Take me, I’m yours

One of the most emotional moments in any wedding is when the bride and groom take their vows. That’s as it should be. As a minister, I want each of them to feel the sacred import of the promises they are making to each other: As God is my witness, I am yours, and you are mine, for life.

It’s a leap of faith. And hope. And love. No one can know in advance everything that such a promise will entail over the ups and downs of a lifetime. Anyone who doesn’t feel at least a twinge of awe at such a promise isn’t getting the whole picture.

In these days of broken promises, though, I worry that vows are quickly forgotten. When the wedding becomes a distant memory, when we no longer feel a need to impress each other, when we get wrapped up in the busyness of everyday life — do we ever think about those vows? Do they help inspire us to persevere through the tough times, to keep our commitments?

Or were they just words designed for the occasion of the wedding and not for the founding of the marriage?

I bring this up to help us think through what might seem like a somewhat strange sentence in Acts. Paul was finishing up his time in Corinth, getting ready to set sail for Ephesus from Cenchreae, one of the two ports serving Corinth. But before he boarded the ship, with his friends Priscilla and Aquila in tow, he had some business to attend to: “he had his hair cut, for he was under a vow” (Acts 18:18, NRSV).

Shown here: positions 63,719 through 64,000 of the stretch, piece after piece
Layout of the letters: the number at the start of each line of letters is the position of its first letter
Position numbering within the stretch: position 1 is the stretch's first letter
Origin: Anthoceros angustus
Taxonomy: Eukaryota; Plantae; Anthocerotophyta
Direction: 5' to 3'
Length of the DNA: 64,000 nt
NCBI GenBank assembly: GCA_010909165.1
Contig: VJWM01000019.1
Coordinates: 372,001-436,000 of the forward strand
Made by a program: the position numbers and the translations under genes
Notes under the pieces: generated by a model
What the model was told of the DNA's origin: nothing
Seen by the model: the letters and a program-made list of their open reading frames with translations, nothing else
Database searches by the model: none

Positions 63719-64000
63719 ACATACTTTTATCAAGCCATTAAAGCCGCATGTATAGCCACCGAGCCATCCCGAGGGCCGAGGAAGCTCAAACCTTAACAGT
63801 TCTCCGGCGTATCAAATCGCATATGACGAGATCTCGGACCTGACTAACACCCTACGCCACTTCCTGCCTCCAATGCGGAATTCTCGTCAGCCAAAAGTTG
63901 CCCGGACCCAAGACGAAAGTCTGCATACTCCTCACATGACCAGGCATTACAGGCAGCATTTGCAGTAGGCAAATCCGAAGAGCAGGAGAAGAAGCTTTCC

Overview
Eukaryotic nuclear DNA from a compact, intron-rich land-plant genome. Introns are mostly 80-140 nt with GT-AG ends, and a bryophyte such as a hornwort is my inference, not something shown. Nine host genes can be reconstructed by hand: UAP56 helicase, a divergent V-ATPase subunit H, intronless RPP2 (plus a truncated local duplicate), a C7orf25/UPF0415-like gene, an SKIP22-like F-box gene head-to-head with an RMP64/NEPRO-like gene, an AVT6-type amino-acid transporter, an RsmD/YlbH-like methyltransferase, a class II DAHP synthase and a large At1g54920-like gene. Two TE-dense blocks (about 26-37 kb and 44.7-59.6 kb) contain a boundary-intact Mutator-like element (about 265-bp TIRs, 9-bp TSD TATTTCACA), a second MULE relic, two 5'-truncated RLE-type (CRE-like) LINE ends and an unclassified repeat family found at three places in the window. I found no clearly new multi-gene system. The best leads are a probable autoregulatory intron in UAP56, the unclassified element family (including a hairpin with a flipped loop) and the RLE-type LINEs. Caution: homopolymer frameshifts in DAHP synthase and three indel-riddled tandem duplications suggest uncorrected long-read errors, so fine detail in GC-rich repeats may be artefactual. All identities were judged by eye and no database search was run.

It’s the kind of odd little detail that ironically lends the narrative an extra dose of realism: And oh yes, before Paul got on board, he got a haircut. Almost forgot that part. At first blush, it seems about as relevant as most status updates on Facebook.

Well, except for the part about being under a vow. To what is Luke referring?

No one knows for sure. It’s possible that the people of Luke’s day would have known exactly what he meant, but we’re confined to speculation. It sounds as if Paul had taken some kind of nazirite vow, in which people would specially consecrate themselves to God for a set amount of time, during which “no razor shall come upon the head” (Num 6:5). One thinks, of course, of Samson, who was consecrated as a nazirite from birth (Judg 13:5). Haircuts, it seems, weren’t his thing.

As we’ve seen, Paul had come to Corinth after a string of difficult experiences throughout Macedonia and Athens. He came to them “in weakness and in fear and in much trembling” (1 Cor 2:3), and needed divine reassurance. God therefore spoke to Paul in a vision: “Do not be afraid… for I am with you, and no one will lay a hand on you to harm you, for there are many in this city who are my people” (Acts 18:9-10).

It’s quite possible that Paul, in response to that word of grace, took a special vow not to cut his hair until his ministry in Corinth was done. That may sound strange to us, but it would not have been to him or his fellow Jews (see, e.g., Acts 21:23-24). Thus, he had his hair cut as he left Corinth, and to complete his vow, he would have to present himself in Jerusalem.

Some have worried that this doesn’t sound much like the famed apostle of grace who, for example, chastised the Galatians for believing that they needed to be circumcised to be saved. But this is a different situation. Paul’s vow has nothing to do with his salvation, and everything to do with responding to God’s generosity by taking his time in Corinth with the utmost seriousness. It is a voluntary act of dedication and gratitude that says to God, Take me, I’m yours.

If only every couple would take their wedding vows as seriously.

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